A Seat at the Table is Solange’s third studio album, released September 30, 2016 through her own label Saint Records and Columbia Records.
She announced the album’s release just three days before its due date. In a statement, Solange described the album as “a project on identity, empowerment, independence, grief and healing.” She has reportedly been working on the project since 2013.
Judnick Mayard wrote of the album on Solange’s own website Saint Heron:
A Seat at the Table is every bit as sonically intricate as expected from Solange, centering on her own journey of self-empowerment. In Black culture, the table is the unifier where family comes to talk and share over the bounty of what has been earned that day. Solange extends this seat as an invitation to outsiders to understand the truth of what it is to exist in Black skin and the labors that we take on for survival. The themes that permeate throughout the album – grief, anger, sorrow, power – can relate to anyone, but, here, she uses them to speak directly to Black womanhood and the attacks we face daily. Her story is rooted very much in her own family. With spoken interludes featuring both her mother and father, she displays how hers has always been a Black story; not just by accident but by the love, will, and the teachings of her parents.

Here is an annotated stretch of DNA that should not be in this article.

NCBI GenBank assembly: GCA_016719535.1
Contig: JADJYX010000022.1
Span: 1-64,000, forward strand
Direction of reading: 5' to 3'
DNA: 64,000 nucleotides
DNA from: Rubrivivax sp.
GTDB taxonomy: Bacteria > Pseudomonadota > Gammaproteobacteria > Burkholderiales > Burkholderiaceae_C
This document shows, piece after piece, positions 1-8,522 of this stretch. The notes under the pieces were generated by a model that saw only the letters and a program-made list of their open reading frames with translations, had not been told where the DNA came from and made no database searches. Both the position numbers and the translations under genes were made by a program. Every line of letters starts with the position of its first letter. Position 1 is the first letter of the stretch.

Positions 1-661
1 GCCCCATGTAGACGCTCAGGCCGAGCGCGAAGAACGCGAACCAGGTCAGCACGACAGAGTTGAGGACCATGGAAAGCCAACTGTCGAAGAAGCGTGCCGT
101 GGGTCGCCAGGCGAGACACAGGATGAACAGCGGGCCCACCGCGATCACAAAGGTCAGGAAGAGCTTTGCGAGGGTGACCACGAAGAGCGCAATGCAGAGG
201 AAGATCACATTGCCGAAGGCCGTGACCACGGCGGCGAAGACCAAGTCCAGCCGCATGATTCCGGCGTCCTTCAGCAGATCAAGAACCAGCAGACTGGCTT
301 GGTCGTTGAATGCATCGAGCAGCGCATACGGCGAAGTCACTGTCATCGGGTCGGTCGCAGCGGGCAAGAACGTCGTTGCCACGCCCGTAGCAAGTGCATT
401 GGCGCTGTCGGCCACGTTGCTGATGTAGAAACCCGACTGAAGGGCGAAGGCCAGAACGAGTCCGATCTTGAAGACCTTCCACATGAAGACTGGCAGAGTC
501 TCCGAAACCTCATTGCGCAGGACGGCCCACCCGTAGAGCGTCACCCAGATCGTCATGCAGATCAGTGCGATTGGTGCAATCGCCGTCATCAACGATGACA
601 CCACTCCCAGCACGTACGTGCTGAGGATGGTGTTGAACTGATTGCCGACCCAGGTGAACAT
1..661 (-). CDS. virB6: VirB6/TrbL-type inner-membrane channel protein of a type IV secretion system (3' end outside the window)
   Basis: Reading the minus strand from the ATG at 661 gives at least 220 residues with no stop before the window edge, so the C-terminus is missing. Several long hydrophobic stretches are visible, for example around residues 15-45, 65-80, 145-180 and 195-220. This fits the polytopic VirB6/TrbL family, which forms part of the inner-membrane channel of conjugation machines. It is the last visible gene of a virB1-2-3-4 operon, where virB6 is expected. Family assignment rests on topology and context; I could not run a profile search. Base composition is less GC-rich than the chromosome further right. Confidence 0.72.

Six of the album’s interludes include narration by New Orleans rapper turned mogul Master P. When interviewed by older sister Beyoncé for Interview Magazine, she explained her reasoning for using him:
… I find a lot of similarities in (Master P) and our dad. I remember reading or hearing things about (P) that reminded me so much of Dad growing up. And they also have an incredible amount of love and respect for one another. And I wanted a voice throughout the record that represented empowerment and independence, the voice of someone who never gave in, even when it was easy to lose sight of everything that he built, someone invested in black people, invested in our community and our storytelling, in empowering his people. You and I were raised being told not to take the first thing that came our way, to build our own platforms, our own spaces, if they weren’t available to us. And I think that he is such a powerful example of that.